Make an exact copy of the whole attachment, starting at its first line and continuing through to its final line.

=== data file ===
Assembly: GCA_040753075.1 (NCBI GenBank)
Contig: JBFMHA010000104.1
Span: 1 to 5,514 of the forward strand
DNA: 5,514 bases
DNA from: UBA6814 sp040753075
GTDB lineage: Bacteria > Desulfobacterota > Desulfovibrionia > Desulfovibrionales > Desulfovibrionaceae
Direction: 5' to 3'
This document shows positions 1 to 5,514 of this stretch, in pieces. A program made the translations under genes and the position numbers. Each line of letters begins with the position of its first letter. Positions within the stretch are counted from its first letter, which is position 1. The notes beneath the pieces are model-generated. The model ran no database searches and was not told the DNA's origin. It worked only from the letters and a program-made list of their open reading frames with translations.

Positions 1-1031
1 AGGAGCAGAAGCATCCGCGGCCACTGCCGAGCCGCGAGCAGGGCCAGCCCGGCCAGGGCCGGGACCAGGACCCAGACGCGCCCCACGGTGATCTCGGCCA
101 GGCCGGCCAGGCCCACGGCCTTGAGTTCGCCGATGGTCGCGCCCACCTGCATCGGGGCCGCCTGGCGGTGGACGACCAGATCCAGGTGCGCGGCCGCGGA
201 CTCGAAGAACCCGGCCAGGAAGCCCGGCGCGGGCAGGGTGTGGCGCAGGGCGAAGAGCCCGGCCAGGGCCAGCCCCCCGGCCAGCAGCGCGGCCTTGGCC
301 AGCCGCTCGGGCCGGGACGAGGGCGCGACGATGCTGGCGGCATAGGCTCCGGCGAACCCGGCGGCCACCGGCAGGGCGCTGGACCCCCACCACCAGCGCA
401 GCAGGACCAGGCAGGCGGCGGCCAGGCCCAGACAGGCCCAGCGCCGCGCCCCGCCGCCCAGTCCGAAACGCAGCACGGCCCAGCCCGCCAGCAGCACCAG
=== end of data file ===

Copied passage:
Assembly: GCA_040753075.1 (NCBI GenBank)
Contig: JBFMHA010000104.1
Span: 1 to 5,514 of the forward strand
DNA: 5,514 bases
DNA from: UBA6814 sp040753075
GTDB lineage: Bacteria > Desulfobacterota > Desulfovibrionia > Desulfovibrionales > Desulfovibrionaceae
Direction: 5' to 3'
This document shows positions 1 to 5,514 of this stretch, in pieces. A program made the translations under genes and the position numbers. Each line of letters begins with the position of its first letter. Positions within the stretch are counted from its first letter, which is position 1. The notes beneath the pieces are model-generated. The model ran no database searches and was not told the DNA's origin. It worked only from the letters and a program-made list of their open reading frames with translations.

Positions 1-1031
1 AGGAGCAGAAGCATCCGCGGCCACTGCCGAGCCGCGAGCAGGGCCAGCCCGGCCAGGGCCGGGACCAGGACCCAGACGCGCCCCACGGTGATCTCGGCCA
101 GGCCGGCCAGGCCCACGGCCTTGAGTTCGCCGATGGTCGCGCCCACCTGCATCGGGGCCGCCTGGCGGTGGACGACCAGATCCAGGTGCGCGGCCGCGGA
201 CTCGAAGAACCCGGCCAGGAAGCCCGGCGCGGGCAGGGTGTGGCGCAGGGCGAAGAGCCCGGCCAGGGCCAGCCCCCCGGCCAGCAGCGCGGCCTTGGCC
301 AGCCGCTCGGGCCGGGACGAGGGCGCGACGATGCTGGCGGCATAGGCTCCGGCGAACCCGGCGGCCACCGGCAGGGCGCTGGACCCCCACCACCAGCGCA
401 GCAGGACCAGGCAGGCGGCGGCCAGGCCCAGACAGGCCCAGCGCCGCGCCCCGCCGCCCAGTCCGAAACGCAGCACGGCCCAGCCCGCCAGCAGCACCAG